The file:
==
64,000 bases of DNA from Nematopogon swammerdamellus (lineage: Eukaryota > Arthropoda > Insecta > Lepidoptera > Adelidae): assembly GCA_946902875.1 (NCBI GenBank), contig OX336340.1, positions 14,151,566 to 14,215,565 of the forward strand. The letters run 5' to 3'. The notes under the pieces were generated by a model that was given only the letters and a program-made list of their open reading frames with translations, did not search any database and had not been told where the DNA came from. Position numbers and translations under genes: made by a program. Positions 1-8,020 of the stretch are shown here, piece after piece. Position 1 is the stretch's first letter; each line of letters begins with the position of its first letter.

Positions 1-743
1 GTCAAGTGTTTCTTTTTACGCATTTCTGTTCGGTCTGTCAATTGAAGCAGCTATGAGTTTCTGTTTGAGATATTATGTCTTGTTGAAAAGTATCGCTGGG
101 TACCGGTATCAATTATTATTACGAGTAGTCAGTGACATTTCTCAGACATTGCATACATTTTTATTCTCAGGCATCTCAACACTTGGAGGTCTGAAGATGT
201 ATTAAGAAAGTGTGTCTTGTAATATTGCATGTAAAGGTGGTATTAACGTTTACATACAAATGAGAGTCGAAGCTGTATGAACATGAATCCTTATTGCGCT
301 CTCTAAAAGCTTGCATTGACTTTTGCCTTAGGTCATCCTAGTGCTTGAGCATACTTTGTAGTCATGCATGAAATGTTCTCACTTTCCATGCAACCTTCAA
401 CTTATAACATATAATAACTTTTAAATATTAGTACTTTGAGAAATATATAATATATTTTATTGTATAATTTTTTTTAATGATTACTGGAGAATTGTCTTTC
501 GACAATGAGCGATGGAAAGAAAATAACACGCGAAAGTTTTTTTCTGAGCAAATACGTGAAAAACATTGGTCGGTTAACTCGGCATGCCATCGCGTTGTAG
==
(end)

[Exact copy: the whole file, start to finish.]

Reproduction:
64,000 bases of DNA from Nematopogon swammerdamellus (lineage: Eukaryota > Arthropoda > Insecta > Lepidoptera > Adelidae): assembly GCA_946902875.1 (NCBI GenBank), contig OX336340.1, positions 14,151,566 to 14,215,565 of the forward strand. The letters run 5' to 3'. The notes under the pieces were generated by a model that was given only the letters and a program-made list of their open reading frames with translations, did not search any database and had not been told where the DNA came from. Position numbers and translations under genes: made by a program. Positions 1-8,020 of the stretch are shown here, piece after piece. Position 1 is the stretch's first letter; each line of letters begins with the position of its first letter.

Positions 1-743
1 GTCAAGTGTTTCTTTTTACGCATTTCTGTTCGGTCTGTCAATTGAAGCAGCTATGAGTTTCTGTTTGAGATATTATGTCTTGTTGAAAAGTATCGCTGGG
101 TACCGGTATCAATTATTATTACGAGTAGTCAGTGACATTTCTCAGACATTGCATACATTTTTATTCTCAGGCATCTCAACACTTGGAGGTCTGAAGATGT
201 ATTAAGAAAGTGTGTCTTGTAATATTGCATGTAAAGGTGGTATTAACGTTTACATACAAATGAGAGTCGAAGCTGTATGAACATGAATCCTTATTGCGCT
301 CTCTAAAAGCTTGCATTGACTTTTGCCTTAGGTCATCCTAGTGCTTGAGCATACTTTGTAGTCATGCATGAAATGTTCTCACTTTCCATGCAACCTTCAA
401 CTTATAACATATAATAACTTTTAAATATTAGTACTTTGAGAAATATATAATATATTTTATTGTATAATTTTTTTTAATGATTACTGGAGAATTGTCTTTC
501 GACAATGAGCGATGGAAAGAAAATAACACGCGAAAGTTTTTTTCTGAGCAAATACGTGAAAAACATTGGTCGGTTAACTCGGCATGCCATCGCGTTGTAG